Wednesday, March 31, 2010


Iranian defector: huge headlines, no story

The headlines blare "Iranian nuclear scientist defects" (quite possibly for a large sum of money, something of course not admitted but suggested by this: "Since the late 1990s, the CIA has attempted to recruit Iranian scientists and officials" as well as mention of "an offer of resettlement.").

But the story, after all is said in done, is as inconsequential as possible, and boils down to this:

Amiri has been extensively debriefed since his defection by the CIA, according to the people briefed on the situation. They say Amiri helped to confirm U.S. intelligence assessments about the Iranian nuclear program.
And what are "U.S. intelligence assessments"? That "Iran is keeping open the option to develop nuclear weapons though we do not know whether Tehran eventually will decide to produce nuclear weapons." I'm not sure how exactly you would not "keep open the option to develop nuclear weapons" - kill all the nuclear scientists in your country and ban the teaching of nuclear physics? Other than that insightful observation from the CIA, what we see from this "extensive debriefing" is that there is no "smoking gun" or even the faint smell of gunpowder, because you can bet your life if this person had revealed anything that could even remotely be construed to suggest that Iran is actually engaged in a nuclear weapons program, that would be the headline, rather than the defection itself (which happened quite a while ago).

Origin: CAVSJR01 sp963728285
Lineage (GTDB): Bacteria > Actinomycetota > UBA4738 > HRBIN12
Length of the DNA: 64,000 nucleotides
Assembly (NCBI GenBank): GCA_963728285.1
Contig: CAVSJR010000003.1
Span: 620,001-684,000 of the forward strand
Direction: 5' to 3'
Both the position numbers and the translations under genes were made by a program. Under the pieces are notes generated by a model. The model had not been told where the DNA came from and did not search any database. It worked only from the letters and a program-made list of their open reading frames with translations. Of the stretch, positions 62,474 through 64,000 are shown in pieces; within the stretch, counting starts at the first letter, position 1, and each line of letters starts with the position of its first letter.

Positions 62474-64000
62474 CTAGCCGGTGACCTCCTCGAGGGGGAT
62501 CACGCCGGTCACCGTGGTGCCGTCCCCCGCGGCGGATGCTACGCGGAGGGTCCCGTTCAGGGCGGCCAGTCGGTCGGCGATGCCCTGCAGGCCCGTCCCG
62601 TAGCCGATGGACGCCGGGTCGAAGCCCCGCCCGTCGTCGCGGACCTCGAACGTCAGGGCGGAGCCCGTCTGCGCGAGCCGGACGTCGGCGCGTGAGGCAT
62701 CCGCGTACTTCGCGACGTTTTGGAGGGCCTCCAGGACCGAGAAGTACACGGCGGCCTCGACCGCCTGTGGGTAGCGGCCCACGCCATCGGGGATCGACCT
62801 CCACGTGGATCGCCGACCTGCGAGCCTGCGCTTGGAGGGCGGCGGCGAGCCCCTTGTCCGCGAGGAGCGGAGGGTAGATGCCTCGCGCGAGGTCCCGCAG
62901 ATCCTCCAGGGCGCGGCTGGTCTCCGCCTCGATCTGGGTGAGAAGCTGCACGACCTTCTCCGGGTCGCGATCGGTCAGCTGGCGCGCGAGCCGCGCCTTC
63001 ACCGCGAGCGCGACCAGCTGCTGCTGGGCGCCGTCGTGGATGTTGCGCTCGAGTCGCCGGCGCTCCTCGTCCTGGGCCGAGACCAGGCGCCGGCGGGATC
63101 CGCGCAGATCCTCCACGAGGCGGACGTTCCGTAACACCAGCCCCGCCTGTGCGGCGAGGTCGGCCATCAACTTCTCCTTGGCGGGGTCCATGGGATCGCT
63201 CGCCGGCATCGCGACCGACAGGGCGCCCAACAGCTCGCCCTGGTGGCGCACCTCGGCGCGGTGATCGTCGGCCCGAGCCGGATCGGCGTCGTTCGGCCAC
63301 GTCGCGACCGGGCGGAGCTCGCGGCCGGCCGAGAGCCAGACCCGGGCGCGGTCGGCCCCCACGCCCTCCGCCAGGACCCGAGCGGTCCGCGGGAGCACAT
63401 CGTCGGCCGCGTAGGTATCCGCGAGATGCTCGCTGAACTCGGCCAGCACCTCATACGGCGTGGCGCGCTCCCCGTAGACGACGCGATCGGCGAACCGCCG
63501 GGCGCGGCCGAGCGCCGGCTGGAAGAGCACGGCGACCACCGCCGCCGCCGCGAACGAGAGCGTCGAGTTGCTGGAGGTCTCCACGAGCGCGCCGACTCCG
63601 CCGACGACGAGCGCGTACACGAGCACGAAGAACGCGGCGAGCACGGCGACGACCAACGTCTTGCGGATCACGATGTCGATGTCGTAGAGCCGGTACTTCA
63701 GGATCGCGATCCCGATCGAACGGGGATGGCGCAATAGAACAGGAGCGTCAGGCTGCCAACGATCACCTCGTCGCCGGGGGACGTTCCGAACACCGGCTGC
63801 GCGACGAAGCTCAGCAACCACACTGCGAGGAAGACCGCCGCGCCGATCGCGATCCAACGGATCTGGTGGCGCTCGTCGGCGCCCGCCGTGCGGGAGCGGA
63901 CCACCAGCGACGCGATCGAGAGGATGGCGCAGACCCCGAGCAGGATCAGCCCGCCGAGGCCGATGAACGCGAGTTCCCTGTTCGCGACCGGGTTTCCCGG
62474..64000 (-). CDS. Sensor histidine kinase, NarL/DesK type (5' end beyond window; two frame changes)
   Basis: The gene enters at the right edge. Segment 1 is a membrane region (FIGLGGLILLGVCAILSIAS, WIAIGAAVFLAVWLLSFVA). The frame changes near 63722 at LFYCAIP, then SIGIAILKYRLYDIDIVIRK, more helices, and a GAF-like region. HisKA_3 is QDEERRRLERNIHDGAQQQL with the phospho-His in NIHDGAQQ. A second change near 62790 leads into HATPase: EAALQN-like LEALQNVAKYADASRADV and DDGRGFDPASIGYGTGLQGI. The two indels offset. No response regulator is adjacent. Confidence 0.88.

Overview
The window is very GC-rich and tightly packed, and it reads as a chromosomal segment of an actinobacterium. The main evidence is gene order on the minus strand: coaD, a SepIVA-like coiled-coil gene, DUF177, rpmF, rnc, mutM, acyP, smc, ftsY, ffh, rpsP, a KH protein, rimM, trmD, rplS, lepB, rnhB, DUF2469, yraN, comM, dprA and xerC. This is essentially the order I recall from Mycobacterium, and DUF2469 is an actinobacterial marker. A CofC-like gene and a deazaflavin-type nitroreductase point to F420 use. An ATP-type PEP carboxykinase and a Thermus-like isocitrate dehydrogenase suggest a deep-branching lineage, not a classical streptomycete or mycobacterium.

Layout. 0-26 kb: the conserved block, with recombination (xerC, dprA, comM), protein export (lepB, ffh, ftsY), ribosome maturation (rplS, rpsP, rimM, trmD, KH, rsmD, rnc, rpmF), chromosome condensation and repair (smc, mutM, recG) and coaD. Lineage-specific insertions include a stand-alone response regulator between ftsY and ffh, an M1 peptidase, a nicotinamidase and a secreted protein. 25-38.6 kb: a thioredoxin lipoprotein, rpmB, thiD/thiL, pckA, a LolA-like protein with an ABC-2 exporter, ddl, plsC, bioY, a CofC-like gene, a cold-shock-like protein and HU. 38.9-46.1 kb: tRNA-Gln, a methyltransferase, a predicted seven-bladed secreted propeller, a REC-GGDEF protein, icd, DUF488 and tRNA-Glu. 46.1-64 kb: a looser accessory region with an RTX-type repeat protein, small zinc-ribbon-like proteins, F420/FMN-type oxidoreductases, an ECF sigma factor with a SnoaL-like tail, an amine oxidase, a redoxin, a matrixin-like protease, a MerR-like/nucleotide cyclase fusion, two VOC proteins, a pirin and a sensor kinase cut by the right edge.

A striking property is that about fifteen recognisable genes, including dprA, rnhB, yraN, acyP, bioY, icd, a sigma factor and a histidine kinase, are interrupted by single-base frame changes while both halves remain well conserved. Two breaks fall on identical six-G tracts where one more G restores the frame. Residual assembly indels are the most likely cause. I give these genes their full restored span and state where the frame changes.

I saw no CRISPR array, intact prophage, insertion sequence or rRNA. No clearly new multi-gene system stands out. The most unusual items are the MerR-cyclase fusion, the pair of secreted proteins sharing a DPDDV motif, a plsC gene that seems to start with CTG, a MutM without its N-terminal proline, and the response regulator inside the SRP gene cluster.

Of course, Donald Rumsfeld was indeed right when he said "absence of evidence is not evidence of absence." The fact that this particular scientist had no secret revelations proves nothing, he may simply not have been part of or knowledgeable of the alleged secret programs. Although the fact that there was "a long-planned CIA operation to get him to defect" certainly suggests that the CIA thought he wasn't just any random nuclear scientist, but one who actually would know something, if there was something to know. Conclusion: there isn't. Or rather there is, which is that there is no "secret program."

Why stop here? There's more...

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